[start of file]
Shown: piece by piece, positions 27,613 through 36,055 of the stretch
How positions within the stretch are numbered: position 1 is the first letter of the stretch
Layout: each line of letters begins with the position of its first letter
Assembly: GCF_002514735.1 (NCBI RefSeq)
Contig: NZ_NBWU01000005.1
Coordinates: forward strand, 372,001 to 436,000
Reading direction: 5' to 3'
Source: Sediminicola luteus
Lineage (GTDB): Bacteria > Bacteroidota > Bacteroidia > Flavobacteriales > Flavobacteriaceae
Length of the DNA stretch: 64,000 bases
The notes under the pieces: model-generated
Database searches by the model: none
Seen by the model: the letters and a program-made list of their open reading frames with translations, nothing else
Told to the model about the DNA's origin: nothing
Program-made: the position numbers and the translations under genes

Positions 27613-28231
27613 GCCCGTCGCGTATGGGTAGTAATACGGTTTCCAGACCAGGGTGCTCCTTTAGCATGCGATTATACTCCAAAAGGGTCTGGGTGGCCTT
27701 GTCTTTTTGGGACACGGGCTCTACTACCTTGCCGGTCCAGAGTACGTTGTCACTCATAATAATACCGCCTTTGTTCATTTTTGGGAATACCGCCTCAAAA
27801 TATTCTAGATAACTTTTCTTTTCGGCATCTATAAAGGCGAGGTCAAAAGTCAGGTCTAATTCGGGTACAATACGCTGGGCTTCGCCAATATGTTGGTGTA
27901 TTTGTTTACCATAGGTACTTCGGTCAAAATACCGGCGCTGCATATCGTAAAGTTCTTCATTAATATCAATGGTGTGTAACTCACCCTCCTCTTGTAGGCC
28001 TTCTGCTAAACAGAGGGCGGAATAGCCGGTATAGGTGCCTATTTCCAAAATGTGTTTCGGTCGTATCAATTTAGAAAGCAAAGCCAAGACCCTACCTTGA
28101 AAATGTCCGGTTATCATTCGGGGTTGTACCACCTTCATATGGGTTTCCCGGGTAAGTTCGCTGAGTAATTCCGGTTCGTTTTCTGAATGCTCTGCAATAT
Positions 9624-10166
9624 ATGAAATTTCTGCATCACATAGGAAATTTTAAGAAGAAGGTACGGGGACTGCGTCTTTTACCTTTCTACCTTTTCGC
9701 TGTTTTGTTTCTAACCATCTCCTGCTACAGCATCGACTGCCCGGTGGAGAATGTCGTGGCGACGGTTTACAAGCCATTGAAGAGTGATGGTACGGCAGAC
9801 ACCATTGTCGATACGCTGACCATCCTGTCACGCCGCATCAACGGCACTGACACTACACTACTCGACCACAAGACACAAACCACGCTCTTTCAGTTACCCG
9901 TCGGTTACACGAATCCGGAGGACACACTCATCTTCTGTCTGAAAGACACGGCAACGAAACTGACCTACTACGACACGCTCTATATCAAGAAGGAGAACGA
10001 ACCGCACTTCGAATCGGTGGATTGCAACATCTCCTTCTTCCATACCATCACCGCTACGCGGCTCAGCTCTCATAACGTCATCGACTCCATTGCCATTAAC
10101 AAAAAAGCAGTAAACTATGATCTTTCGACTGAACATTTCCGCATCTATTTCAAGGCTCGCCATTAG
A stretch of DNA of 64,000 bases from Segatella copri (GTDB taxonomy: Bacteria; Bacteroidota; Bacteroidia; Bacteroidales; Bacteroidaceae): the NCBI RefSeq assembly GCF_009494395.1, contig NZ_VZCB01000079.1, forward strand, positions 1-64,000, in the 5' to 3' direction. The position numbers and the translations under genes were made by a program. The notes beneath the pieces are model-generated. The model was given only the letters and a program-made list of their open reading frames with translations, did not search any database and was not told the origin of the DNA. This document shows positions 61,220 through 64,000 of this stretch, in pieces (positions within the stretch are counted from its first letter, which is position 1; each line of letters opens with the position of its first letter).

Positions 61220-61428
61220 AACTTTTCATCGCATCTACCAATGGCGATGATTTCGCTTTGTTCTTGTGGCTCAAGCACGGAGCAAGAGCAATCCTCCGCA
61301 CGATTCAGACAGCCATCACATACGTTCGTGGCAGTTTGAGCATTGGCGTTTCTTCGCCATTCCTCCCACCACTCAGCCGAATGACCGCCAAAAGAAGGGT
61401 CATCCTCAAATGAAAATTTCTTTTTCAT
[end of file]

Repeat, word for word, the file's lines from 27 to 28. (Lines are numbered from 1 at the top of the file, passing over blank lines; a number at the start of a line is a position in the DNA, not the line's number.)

9901 TCGGTTACACGAATCCGGAGGACACACTCATCTTCTGTCTGAAAGACACGGCAACGAAACTGACCTACTACGACACGCTCTATATCAAGAAGGAGAACGA
10001 ACCGCACTTCGAATCGGTGGATTGCAACATCTCCTTCTTCCATACCATCACCGCTACGCGGCTCAGCTCTCATAACGTCATCGACTCCATTGCCATTAAC